Rennes-le-Château has become infamous for its association with the mysteries highlighted in the novel The Da Vinci Code.

Already in the 1950s there were rumors of a buried treasure left by the Visigoths, the barbarian people who sacked Rome in 410
and carried off its wealth. According to some, that part of that treasure had been found by the parish priest of
in the late nineteenth and early twentieth centuries, a man named Bérenger Saunière, who used his wealth to restore the church
and to build himself an odd mansion in the village.

Then, beginning in the 1960s, new rumors surfaced: that the priest Saunière had not found a Visigothic treasure but hidden documents that
revealed that Jesus had not died on the cross but survived and married Mary Magdalen, and had fathered a son by her. After Jesus' death,
she had traveled to France, where their descendants became the Merovingian dynasty of French kings. Sauniere became part of a secret
organization known as the Priory of Sion, that guarded the secret of Jesus' descendants, who survived even to the modern day. Saunière's
money, according to this version of the legend, came from the Pope in Rome, who paid him not to reveal the true history of Jesus.
Saunière is supposed to have hidden clues to this secret knowledge throughout his own parish church as he restored it.

The people of the tiny village have accepted their role in perpetuating these legends, and there is now a museum in Bérenger Saunière's house
and souvenir shops throughout the village selling books about the mysteries and even about Cathars and witchcraft and anything historical or
pseudo-historical and vaguely mysterious. Above left is a wax figure of Saunière in the museum and above right is his actual tomb.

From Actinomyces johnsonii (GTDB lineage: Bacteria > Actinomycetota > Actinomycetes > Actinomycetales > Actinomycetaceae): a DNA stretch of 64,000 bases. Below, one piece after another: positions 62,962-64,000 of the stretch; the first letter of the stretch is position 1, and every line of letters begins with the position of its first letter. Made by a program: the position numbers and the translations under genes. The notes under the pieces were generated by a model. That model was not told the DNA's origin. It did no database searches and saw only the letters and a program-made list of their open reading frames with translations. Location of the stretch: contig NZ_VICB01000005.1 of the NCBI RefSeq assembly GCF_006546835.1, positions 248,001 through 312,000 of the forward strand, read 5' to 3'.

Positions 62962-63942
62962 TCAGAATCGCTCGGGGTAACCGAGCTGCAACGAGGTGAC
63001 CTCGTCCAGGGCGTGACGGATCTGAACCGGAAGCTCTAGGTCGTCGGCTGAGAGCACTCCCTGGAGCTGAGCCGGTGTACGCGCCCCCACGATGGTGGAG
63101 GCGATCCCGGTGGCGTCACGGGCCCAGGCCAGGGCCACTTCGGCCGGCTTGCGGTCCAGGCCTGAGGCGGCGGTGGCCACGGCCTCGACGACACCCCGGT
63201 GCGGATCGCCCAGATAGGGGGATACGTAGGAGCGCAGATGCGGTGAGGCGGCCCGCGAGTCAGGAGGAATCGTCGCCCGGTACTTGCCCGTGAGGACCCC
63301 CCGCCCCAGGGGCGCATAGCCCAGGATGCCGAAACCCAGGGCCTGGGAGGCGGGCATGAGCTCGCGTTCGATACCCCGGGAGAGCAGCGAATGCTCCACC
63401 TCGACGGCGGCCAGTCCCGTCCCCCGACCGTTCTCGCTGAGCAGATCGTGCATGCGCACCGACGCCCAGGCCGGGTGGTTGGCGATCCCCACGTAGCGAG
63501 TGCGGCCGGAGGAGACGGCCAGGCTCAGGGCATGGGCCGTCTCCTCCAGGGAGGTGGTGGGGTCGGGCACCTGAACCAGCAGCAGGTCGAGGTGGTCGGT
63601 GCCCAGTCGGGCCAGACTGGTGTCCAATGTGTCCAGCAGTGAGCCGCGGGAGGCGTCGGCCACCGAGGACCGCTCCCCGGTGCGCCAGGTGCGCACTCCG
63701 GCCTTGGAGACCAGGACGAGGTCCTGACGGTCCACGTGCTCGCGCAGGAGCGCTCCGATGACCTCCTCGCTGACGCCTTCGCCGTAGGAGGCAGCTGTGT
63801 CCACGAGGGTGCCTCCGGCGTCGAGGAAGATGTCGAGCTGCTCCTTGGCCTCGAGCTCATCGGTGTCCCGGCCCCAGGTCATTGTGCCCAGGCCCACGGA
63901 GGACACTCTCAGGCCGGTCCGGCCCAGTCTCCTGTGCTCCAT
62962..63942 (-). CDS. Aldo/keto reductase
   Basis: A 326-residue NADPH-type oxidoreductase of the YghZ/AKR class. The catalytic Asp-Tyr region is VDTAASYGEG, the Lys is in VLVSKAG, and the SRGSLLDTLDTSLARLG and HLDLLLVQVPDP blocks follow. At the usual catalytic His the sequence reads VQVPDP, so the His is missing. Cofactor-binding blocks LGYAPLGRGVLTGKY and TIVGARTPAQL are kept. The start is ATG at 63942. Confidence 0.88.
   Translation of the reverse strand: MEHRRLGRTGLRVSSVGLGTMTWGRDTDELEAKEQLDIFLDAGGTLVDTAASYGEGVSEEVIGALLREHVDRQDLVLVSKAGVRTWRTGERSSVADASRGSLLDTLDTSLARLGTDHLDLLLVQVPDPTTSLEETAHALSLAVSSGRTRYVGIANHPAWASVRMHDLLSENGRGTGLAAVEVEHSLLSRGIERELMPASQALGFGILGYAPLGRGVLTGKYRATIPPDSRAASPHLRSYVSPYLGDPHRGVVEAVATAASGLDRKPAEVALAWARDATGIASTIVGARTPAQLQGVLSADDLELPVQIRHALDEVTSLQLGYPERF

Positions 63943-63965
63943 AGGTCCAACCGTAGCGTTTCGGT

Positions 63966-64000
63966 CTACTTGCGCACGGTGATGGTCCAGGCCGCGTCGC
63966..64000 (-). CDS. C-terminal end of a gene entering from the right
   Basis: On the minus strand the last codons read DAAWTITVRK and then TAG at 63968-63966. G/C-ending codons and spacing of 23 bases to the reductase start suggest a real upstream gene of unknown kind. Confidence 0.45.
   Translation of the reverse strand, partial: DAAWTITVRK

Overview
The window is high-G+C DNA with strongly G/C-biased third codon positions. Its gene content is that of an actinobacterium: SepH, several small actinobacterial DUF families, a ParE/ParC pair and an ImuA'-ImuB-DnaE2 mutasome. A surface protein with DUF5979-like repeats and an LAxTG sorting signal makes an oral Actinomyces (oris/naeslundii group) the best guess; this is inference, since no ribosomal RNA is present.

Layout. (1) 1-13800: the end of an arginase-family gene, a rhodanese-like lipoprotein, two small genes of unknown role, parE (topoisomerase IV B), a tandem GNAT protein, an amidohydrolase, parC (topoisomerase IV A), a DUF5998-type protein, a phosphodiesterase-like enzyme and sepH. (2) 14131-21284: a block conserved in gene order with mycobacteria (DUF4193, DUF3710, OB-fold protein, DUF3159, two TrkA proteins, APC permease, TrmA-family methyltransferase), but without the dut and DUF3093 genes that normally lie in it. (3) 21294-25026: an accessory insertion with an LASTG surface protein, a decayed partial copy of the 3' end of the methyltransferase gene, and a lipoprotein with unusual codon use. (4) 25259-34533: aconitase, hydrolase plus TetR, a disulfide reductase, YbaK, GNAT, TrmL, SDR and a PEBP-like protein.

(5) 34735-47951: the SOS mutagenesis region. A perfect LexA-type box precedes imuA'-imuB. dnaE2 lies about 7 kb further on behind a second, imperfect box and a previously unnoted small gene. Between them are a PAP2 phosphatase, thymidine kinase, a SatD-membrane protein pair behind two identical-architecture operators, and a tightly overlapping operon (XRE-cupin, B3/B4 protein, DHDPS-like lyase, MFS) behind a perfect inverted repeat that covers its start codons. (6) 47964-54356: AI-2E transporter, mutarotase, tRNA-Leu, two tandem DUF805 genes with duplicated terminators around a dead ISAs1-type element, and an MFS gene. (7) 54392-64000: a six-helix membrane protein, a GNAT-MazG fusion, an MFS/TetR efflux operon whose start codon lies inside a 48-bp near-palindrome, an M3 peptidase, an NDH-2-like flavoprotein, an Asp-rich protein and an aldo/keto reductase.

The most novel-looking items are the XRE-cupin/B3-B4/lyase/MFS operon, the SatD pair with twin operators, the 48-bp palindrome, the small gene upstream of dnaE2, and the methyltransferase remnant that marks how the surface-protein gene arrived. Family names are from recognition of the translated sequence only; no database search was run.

The museum also boasts the Visigothic pillar that, according
to some, hid the treasure or at least pointed to its location.

We toured Saunière's "mansion" (well, maybe you'd think that this house was a mansion if you lived in
rural, nineteenth-century France), which looked--shockingly--like an ordinary nineteenth-century home.

Perhaps most startling was the presence of a greenhouse in his backyard!
Okay, there was also a private chapel--since Saunière was somehow discredited
and eventually banned from saying mass in the parish church he had restored.

That discredit may have more to do with the fact that Saunière lived with his housekeeper
for many years--in fact, he later left his house to her and she is buried with him in his tomb.

Believers in the legend say that Saunière was discredited for his secret knowledge--and they also point to the fact that he built a tour
in another part of his backyard (shown above from three angles) that he called the Tour Magdala or "Tower of the Magdalen."

We toured this tour and--gasp!--it was an office lined with bookshelves that looked out over the countryside!

The wackiest part of the legend focuses on the parish church, that was built in the Middle Ages but restored by Saunière.

As you enter the church, Latin carving above the portal read "Terribilis est locus iste" or "Terrible is this place."
(In fact, it is a biblical phrase once used at the start of mass and should be understood as "awe-inspiring" rather than "terrible."

As one of our guidebooks suggested, maybe the "terrible" part referred to the decor--a hodgepodge of colors and artwork.

But look at all the clues inside the church: a statue of Mary Magdalen holding a cross!

Maybe more odd is this statue of three angels above a sign that reads in French"Par ce signe tu le vaincras"
or "By this sign you will conquer him." The words belong to a vision that the Roman emperor Constantine
is said to have had before engaging in battle against his enemy--when he won that battle, he converted to
Christianity and sponsored it as the favored religion in the Roman Empire. But note that the cross above the
angels' heads has a rose at its center--and the "Rose-Cross" or Rosicrucian secret society is linked in the legend
about this alleged secret history of Jesus.

Also pointed out by some is the striking--well, striking to some--similarity in the posture of Jesus being baptized, on the left below,
and the devil (below right, who is depicted at the entrance to the church, holding on his shoulders the font of holy water).
But what is this supposed to be saying? That Jesus is the devil? And are these two sculptures really all that similar?

It was a wacky and fun day, though.

We also stopped in at the town of Alet-les-Bains, not far away, with its ruined medieval monastery.

It was a cute town, but it was Sunday and nothing much was open and few people were around.


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